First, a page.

Never let it be said that the twain don't meet. They are about to - for the second time in a generation. Mayor Willie Herenton, involved in what he acknowledges is a difficult reelection race, has called for support once more from an old political foe, former 9th District congressman Harold Ford Sr., who bridged their personal distance to help Herenton become Memphis' first elected black mayor in 1991.
Though the Get-Out-the-Vote assistance of Ford, a significant political broker, was widely regarded at the time as essential to Herenton's victory, the mayor repeatedly disparaged that interpretation in subsequent years. For a decade and a half, he and Ford, who had never enjoyed cordial relations, lapsed into a state of intense rivalry and an ongoing war of words, one which Herenton escalated as recently as the congressional campaign of 2006 -- when the ex-congressman's son Jake was a candidate -- to include all "the Fords," whom Herenton described as power-mad.
At the time the mayor was supporting Democratic nominee Steve Cohen, the ultimate winner, against Jake Ford, who was running as an independent. The senior Ford, now living in Florida and working as a well-paid political consultant, spent considerable time in in Memphis working on behalf of both son Jake and another son, Harold Ford Jr., his successor in Congress, who was then running for the U.S. Senate.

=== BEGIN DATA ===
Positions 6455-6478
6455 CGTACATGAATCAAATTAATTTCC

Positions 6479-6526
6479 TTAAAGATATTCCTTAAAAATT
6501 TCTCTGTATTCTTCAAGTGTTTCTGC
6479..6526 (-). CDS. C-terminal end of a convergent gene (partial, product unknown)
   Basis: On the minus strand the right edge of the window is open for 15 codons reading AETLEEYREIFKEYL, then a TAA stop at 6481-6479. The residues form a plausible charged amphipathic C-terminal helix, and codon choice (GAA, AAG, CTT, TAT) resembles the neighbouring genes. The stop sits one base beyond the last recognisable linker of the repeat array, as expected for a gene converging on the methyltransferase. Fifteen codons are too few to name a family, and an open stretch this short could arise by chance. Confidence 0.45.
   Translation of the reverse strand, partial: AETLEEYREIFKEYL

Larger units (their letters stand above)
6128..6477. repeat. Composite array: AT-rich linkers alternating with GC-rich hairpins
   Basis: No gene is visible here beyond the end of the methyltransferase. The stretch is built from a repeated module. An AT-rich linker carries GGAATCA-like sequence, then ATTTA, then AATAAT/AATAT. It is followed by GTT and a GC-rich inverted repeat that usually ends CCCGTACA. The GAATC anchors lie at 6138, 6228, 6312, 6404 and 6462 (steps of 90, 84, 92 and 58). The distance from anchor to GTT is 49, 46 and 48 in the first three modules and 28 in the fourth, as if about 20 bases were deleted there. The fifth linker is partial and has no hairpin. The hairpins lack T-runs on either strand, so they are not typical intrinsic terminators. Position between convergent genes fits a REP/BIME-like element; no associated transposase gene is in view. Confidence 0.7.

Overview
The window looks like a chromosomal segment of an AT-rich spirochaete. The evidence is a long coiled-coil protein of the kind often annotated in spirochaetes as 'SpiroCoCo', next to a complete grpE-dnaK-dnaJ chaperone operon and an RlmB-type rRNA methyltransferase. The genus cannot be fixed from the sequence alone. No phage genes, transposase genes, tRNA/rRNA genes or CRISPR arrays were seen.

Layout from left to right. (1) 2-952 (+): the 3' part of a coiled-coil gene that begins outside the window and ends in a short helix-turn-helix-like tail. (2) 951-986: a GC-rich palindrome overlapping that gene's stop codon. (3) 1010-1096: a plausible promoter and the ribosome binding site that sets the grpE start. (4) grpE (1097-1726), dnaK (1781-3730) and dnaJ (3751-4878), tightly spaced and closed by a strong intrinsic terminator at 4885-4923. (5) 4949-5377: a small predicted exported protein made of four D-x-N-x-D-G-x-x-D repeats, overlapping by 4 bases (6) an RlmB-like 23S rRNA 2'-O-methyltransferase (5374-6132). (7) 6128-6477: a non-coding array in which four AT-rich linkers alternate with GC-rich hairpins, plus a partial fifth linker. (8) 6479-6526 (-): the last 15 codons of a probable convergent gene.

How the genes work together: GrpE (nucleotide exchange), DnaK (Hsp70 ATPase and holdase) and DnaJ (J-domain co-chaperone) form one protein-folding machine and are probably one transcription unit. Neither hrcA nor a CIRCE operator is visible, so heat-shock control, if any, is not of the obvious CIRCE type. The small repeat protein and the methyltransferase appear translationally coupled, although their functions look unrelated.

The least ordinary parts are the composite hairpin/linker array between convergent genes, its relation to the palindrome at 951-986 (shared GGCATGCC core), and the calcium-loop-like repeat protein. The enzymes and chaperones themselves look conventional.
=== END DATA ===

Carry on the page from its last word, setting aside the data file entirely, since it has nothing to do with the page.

Relations between Herenton and the Ford family had rarely been so strained.
But an email circulated by the Herenton campaign Sunday spelled out a different and sunnier scenario, containing this paragraph from the mayor: "I am proud to announce another member of TEAM HERENTON 07. Our former U.S. Congressman, Harold Ford Sr., has not only endorsed my candidacy for re-election, but he began campaigning with us today in churches throughout Memphis. He will continue campaigning with us through Election Day, Thursday, October 4."
The release went on to offer free tickets to a joint rally: "Join us on Tuesday, October 2nd, at my church home, Mount Vernon Baptist Church at 6 p.m. as Memphis prepares to face a huge voter turnout on October 4th."
The announcement of this unusual alliance occurred less than a week before Thursday's mayoral election, at a time when recent polls have indicated that the mayor's two chief opponents, councilwoman Carol Chumney and former MLGW head Herman Morris, are both within striking distance of him.